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Moving to Green Finance Means Turning Risk into Opportunity


16 Mar Moving to Green Finance Means Turning Risk into Opportunity

In recent years, the global movement towards green finance – finance that takes into consideration the impacts of business and capital flows on the environment – has been gathering pace. According to UN Environment estimates, over 200 policy measures to “green” the financial system have now been instated in 60 countries, which is double the number compared to two years ago. In addition, the G20, the G7, and the European Commission all have launched or will soon launch work streams and study groups focused on removing institutional barriers to the implementation and scaling up of green finance.

Much of the green finance movement was triggered, and continues to be driven, by a growing recognition of the negative impacts of “business-as-usual” financial practices. In Singapore and Southeast Asia, a major trigger has been haze and carbon emissions from land and forest fires.

Partially in response to the historic haze episode in 2015, Singapore’s financial industry has now taken significant steps across all major asset classes towards “greening” the local financial industry. In October 2015, the Association of Banks in Singapore has introduced its Responsible Financing Guidelines, which it is helping local banks to implement using a Haze Financing Toolkit. In June 2016, the Singapore Exchange launched a new “comply or explain” reporting regime for listed companies. In November 2016, the Singapore Stewardship Principles for Responsible Investors were released, and earlier this week, the Life Insurance Association of Singapore also released a statement supporting the adoption of ESG principles.

These changes represent a vital first step and an important signal for local financiers. However, green finance is about not merely mitigating risk, but also harnessing the business opportunities that will be created by the global shift towards a green, low-carbon economy. The huge cost of this transition – an estimated US$90 trillion over the next 15 years – makes private financing essential. Without keeping the business case firmly in sight, it will be difficult to get the rest of the mainstream financial industry on board and create the systematic change that will be required.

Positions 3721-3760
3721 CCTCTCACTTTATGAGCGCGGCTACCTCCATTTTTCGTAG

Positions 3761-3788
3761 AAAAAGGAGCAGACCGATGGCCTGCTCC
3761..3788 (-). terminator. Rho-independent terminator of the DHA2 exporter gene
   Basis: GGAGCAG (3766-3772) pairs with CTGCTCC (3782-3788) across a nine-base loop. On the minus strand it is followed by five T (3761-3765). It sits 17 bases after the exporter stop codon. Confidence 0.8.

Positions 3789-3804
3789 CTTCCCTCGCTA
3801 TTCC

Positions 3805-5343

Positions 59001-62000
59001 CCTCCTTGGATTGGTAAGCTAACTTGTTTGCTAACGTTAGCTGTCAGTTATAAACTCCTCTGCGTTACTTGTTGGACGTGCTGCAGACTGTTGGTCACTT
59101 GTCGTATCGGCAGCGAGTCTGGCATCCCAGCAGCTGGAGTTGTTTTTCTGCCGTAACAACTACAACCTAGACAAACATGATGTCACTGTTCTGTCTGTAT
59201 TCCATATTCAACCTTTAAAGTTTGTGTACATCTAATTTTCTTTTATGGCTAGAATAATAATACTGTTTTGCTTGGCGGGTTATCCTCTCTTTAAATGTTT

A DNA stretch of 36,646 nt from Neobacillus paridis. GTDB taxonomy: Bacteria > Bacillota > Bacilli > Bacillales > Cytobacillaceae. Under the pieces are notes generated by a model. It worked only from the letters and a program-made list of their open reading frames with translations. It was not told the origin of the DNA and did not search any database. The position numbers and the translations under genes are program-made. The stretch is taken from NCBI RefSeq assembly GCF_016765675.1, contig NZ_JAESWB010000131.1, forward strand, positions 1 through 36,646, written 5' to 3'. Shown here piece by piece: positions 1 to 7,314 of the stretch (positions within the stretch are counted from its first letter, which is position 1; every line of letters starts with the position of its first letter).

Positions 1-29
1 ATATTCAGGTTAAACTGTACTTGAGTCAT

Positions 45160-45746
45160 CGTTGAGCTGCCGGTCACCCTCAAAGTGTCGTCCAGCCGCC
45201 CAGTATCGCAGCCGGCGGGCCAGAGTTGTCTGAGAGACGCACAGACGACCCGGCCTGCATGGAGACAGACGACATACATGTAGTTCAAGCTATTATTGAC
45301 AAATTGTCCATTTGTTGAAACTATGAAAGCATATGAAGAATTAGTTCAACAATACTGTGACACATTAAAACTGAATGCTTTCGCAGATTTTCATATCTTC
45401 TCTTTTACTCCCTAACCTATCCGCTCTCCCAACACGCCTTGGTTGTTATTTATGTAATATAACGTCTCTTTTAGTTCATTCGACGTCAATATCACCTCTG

The opportunities presented by green finance are becoming less theoretical and increasingly concrete. Fuelled by strong demand in the Chinese and Indian markets, the global green bond market almost doubled in 2016 to US$81 billion. By 2015, total global assets invested according to socially responsible investment (SRI) strategies had reached US$21.4 trillion. Finally, the gap between losses due to climate-related catastrophes and those covered by has increased to US$100 billion annually, according to December 2016 estimates by the ClimateWise institute at the University of Cambridge. This represents a large opportunity not only for insurance, but also for related products such as resilience impact bonds and investments in resilience-enhancing infrastructure.

There is a pressing need for Singapore’s financial institutions to identify strategies for green finance and build internal capacity to understand, identify, and capitalise on these opportunities.

Green finance is not just about risk – it is also about opportunity. If harnessed correctly, the global shift towards green finance will help Singapore maintain its leadership position as a financial hub, as well as create a better world for us to live in.

The Singapore Institute of International Affairs is holding our 4th Singapore Dialogue on Sustainable World Resources on 6 April 2017 at the St. Regis Singapore, on the theme of “Inclusive Collaboration: Working Together for Sustainable Value Chains”.